With that mindset, sublime values that lets go of attachments cannot happen and signals the destruction of relationships and partnerships. In the case of marriage which is an example of a partnership like no other in its sacredness to the upliftment of society, its breakdown is also about our inability to fathom individual differences and accept these as spiritual virtues. The breakdown indicates the rise of the ego and the conflict of personalities. The book "men are from mars and women are from venus" gives a good peek into this aspect of personalities that nature has bestowed on us to be what we are. It’s a great example of the difference between the mindset of men and women and a signal for learning to understand the genesis of our separate thought processes and being mindful of dialoguing to those sensibilities rather than to the selfish callings of the ego.

Like a marriage, our lives are full of partnerships, for relationships are what make us thrive as humans and more generally as living beings. Social harmony must be built on such a foundation of awareness - a move away from the selfishness and greed that manifests as the want for wealth, power, position and visibility, to that wonderful state of being that can make us feel that we belong to everybody. As a famous spiritual saying goes - "first we are nobody, then we are somebody, then we must strive to be everybody".

April 13, 2012

Good parenting: helping to nurture the calling within

Good parenting. – It’s about helping our children to survive in the environment we leave behind. That much no one disputes. Perhaps that’s what each parent in us knows intuitively. But the approach with which we go about it does vary, and will make the difference in our children’s skill and ability to face their future. The basis of how we do this relates to how well we understand our children’s needs and demonstrate continuously and persistently, our love and support for them. A child is dough in our hands and we as "bakers" have the control of how the dough can turn out – bread, bun, roshi or the like; an irrevocable transformation. But unlike a baker who turns out bread for the demand of the market out there, the parent has a tougher job – that of understanding the inner leaning of a child or the potential to be her best for society.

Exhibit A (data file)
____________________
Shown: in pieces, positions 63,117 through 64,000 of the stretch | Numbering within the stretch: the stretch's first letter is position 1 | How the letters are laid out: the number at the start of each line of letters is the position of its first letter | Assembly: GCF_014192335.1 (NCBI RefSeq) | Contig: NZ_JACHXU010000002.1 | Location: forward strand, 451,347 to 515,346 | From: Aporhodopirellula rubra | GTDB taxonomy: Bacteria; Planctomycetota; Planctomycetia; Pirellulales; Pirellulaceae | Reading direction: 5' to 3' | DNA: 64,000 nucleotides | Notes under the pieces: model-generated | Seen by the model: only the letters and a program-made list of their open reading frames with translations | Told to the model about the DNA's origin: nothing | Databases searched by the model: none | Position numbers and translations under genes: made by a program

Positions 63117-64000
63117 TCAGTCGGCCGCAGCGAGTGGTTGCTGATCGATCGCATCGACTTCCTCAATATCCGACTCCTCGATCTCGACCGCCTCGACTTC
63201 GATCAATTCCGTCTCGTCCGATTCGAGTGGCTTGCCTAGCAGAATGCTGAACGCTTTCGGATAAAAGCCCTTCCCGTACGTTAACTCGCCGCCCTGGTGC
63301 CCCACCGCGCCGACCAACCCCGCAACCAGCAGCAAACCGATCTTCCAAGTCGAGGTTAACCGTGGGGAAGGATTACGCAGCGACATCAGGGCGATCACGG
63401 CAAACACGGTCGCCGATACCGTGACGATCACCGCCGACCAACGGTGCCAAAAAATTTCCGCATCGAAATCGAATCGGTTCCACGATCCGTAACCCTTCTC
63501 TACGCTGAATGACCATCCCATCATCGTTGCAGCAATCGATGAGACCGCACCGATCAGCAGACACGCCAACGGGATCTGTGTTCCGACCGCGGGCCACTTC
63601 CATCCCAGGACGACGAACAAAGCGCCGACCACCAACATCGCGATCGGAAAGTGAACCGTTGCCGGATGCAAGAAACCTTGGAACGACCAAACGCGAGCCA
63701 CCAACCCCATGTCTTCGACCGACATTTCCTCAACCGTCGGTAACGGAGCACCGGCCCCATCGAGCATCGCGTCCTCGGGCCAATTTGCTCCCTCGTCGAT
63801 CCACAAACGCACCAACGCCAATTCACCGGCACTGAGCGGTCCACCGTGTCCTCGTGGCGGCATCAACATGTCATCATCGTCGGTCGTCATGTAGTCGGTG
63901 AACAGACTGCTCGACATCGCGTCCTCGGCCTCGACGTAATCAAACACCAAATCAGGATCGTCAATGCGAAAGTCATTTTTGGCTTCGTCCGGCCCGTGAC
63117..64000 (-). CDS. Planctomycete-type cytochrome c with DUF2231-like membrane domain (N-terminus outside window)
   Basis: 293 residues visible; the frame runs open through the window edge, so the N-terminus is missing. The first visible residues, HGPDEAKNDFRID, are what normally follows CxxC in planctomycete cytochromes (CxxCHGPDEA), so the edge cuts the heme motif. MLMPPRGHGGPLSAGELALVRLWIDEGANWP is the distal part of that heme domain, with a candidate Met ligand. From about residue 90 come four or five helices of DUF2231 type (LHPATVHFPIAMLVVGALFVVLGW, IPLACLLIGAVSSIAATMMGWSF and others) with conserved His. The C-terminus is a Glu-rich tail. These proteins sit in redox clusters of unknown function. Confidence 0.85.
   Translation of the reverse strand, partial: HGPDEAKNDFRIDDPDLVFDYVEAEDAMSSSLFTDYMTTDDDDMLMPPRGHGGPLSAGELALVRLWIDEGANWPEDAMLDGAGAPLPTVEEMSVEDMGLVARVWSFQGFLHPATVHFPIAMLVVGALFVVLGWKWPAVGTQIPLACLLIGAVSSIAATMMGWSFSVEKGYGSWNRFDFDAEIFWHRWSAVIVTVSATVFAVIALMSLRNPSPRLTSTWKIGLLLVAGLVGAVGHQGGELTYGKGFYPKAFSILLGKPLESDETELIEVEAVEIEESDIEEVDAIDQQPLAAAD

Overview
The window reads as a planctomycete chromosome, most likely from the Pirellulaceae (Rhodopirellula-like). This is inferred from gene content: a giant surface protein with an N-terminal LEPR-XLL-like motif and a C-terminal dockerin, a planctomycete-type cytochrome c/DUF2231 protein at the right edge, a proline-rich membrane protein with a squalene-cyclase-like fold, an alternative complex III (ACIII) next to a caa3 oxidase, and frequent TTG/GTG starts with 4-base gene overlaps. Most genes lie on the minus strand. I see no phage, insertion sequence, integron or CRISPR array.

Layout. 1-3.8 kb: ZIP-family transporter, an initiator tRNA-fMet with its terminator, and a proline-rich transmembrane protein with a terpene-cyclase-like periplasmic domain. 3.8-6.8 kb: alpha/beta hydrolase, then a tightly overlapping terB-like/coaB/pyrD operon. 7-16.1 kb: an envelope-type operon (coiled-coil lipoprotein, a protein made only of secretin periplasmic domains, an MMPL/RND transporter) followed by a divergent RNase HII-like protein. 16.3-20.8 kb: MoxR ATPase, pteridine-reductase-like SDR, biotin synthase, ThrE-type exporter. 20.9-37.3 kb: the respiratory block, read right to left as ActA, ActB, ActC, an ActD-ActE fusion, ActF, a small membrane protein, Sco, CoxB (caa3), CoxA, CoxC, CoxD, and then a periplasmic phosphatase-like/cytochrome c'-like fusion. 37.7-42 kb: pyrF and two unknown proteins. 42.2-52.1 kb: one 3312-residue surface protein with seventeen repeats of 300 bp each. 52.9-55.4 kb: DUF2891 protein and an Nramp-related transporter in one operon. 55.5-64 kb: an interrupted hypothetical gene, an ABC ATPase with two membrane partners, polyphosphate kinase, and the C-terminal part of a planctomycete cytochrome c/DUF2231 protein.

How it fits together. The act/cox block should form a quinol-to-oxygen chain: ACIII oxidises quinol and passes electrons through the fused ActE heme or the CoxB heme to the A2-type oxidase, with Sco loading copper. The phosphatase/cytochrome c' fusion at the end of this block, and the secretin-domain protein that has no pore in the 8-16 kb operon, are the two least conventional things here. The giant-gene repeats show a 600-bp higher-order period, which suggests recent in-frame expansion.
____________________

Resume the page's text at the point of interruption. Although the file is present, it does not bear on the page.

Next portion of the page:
Unfortunately, many of us parents carry within us our own non-negotiable notions of what our children should be when they grow up, and so become rigid in our demands without understanding their innate potential to become what they can best become. Our stiff attitude is often a result of our past unfulfilled aspirations – for our children to be what we could not be, or for them to be just like the successful self that we had become in the family’s occupational groove. Either way it is our ego that dictates our hopes for our children. When we listen to our ego, we are making a big mistake. We are being blind to a God-given gift of a skill that each one of us is sent to this world with -- to be discovered within us for using it in the service of mankind. God sends every one of us to this world with a gift of a skill; something we can do better than anyone else. If we can sincerely search for this --without being side tracked and influenced to follow the success path of others --, find it, and put it into the service of society, and not for selfish reasons, one would have clear success in life. You will also know when you have found that skill of a calling. It is that skill, in which when you engage yourself, you lose track of time. Some say this is the definition of enjoyment.

People who are truly successful in their jobs are those who enjoy their trade, while those who are miserable going to work and spending stressful days are obviously not enjoying themselves. The misery is perhaps because their jobs do not align with the divine niche they were given. Parental and societal pressure directs us to where the money is but not where the heart is. If we can be made aware of this early in life, many of us would not have to go the way of such struggle. Incidentally, there are so many stories of people who discovered or were assisted towards such callings in early life or even in mid-career, and who, in the awareness or delight of that discovery, sought career path changes that transformed their lives and succeeded fabulously.